Fig. 1 Experimental demonstration of the superlubricity regime.
(A) Not-to-scale schematic of the superlubricity test. (B) The COF for DLC ball sliding in a dry nitrogen environment against (i) graphene-plus-nanodiamonds (superlubricity state with COF ~ 0.004 ± 0.002), (ii) graphene alone (COF ~ 0.04 ± 0.01), and (iii) nanodiamond alone (COF ~ 0.07 ± 0.01). (Inset) A plot for superlubricity. (C) In the case of superlubricity, the wear tracks on the flat side and on the ball side (fig. S3) are almost invisible. (Inset) A typical Raman signature of defective graphene. (D and E) For graphene-plus-nanodiamond sliding against a DLC ball in a humid environment, (D) the COF reveals a high value of ~0.27 ± 0.04, (E) the corresponding wear track on the flat side is wide, and the inset shows a Raman signature corresponding to graphitized carbon debris. The tests were performed at room temperature under 1 N load and with 3 cm/s linear speed.
The necessity of using graphene-plus-nanodiamonds in establishing the superlubricity is demonstrated in Fig. 1B. In particular, graphene or nanodiamond when used alone on a SiO2 substrate sliding against a DLC ball in a dry environment displays higher values of COF (0.04 and 0.07). Additionally, the erratic nature of COF indicates large wear debris formation.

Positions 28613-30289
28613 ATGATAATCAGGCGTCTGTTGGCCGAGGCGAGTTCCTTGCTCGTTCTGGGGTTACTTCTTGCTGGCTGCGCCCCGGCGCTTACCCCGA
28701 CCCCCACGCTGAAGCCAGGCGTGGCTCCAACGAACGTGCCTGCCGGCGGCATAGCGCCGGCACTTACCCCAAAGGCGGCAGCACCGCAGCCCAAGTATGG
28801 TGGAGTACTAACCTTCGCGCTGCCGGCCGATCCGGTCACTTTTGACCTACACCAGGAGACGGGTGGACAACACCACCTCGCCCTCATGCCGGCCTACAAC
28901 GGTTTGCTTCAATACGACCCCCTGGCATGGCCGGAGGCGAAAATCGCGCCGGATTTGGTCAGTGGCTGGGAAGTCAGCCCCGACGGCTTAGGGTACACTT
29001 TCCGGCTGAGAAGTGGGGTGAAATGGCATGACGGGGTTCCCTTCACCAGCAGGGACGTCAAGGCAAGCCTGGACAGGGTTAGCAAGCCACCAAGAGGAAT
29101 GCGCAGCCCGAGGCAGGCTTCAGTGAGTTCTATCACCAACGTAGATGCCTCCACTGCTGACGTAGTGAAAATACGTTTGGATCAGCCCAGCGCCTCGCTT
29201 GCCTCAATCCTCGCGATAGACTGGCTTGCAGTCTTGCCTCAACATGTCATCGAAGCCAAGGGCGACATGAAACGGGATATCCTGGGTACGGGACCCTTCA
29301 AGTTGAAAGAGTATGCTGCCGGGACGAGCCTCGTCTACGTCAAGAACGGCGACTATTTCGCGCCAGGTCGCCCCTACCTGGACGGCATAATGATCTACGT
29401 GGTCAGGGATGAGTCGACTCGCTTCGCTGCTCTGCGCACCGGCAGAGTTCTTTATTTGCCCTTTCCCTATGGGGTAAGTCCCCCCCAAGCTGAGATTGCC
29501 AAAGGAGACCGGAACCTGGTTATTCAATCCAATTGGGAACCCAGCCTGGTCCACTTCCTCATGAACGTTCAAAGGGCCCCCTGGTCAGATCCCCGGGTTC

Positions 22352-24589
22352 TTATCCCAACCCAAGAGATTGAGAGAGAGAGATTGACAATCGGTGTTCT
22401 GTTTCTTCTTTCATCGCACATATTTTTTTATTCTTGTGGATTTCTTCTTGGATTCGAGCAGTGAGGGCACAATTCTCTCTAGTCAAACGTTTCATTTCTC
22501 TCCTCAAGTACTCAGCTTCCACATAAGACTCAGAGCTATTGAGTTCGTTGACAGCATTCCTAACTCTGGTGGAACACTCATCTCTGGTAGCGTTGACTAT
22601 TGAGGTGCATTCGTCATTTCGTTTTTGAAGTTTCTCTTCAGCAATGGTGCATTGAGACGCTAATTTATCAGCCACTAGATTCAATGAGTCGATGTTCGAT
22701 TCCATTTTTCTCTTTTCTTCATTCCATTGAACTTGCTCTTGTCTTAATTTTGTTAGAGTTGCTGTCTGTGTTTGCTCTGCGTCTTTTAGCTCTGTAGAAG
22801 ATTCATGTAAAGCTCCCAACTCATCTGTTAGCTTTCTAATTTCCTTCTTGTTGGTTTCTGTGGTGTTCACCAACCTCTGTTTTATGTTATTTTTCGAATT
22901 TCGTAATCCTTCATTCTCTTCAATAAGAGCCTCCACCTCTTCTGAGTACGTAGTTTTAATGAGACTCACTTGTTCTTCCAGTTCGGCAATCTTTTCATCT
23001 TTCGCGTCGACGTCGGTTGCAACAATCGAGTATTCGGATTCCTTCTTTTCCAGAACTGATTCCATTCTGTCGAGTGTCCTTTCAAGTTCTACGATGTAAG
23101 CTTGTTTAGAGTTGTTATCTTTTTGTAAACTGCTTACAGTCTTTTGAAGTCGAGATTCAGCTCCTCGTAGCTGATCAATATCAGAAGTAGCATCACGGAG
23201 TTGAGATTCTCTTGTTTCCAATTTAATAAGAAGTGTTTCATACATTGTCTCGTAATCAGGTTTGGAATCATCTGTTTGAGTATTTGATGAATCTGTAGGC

Our experimental studies confirm that the stable superlubricity regime occurs over a wide range of test conditions; when the load was changed from 0.5 to 3 N, velocity was varied from 0.6 to 25 cm/s, temperature increased from 20°C to 50°C (fig. S15), and the substrate was changed to nickel or bare silicon (fig. S16). The temperature and velocity range for maintaining stable superlubricity is further backed by theoretical simulations (tables S2 and S3).
For graphene-plus-nanodiamonds in an ambient humid environment (relative humidity ~30%), both COF and wear were comparatively large (Fig. 1, D and E). A substantial amount of graphitized carbon debris was formed in the wear track, as shown by the optical images and Raman data (Fig. 1E and fig. S3), and the substrate itself suffered from substantial wear during sliding. The distinctiveness of the tribopair and dramatic dependence on the environmental conditions led us to further explore the underlyng mechanism for the observed superlubricity.